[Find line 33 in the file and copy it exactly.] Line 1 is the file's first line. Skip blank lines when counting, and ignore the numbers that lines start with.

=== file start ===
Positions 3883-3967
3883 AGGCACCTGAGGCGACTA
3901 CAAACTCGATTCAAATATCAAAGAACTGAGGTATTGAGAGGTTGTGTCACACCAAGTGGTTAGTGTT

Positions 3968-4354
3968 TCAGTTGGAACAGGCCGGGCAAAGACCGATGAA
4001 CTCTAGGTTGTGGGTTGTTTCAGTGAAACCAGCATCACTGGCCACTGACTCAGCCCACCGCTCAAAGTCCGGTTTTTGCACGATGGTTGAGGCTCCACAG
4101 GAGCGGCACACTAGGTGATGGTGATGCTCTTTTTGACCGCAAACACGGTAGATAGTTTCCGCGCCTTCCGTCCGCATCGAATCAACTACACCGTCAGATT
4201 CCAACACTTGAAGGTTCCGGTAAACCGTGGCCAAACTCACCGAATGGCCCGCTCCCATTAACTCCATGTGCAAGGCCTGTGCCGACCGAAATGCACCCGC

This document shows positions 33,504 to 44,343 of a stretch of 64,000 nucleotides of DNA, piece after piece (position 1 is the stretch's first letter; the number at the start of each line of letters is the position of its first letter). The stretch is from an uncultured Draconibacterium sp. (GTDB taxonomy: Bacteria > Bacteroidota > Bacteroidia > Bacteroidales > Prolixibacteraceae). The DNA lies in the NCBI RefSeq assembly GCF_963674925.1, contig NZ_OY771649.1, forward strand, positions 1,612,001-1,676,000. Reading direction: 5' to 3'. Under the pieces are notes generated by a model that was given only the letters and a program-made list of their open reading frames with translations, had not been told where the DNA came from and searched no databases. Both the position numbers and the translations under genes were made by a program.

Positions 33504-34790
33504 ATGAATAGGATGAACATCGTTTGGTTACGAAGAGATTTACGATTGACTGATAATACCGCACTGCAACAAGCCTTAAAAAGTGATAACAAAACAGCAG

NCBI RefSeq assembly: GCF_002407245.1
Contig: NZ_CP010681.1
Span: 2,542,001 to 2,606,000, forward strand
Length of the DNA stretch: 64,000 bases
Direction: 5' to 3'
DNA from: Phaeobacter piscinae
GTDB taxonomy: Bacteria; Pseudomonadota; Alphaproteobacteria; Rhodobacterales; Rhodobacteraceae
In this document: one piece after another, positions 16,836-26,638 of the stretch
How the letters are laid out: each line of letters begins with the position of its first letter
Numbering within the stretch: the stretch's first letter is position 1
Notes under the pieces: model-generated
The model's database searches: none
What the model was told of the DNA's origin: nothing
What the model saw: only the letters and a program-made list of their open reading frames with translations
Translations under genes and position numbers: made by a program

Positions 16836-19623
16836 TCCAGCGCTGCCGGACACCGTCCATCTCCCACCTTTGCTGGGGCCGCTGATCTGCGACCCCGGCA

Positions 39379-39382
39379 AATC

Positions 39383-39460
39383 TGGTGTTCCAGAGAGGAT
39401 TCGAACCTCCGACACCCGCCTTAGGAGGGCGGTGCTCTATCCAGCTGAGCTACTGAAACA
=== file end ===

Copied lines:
39401 TCGAACCTCCGACACCCGCCTTAGGAGGGCGGTGCTCTATCCAGCTGAGCTACTGAAACA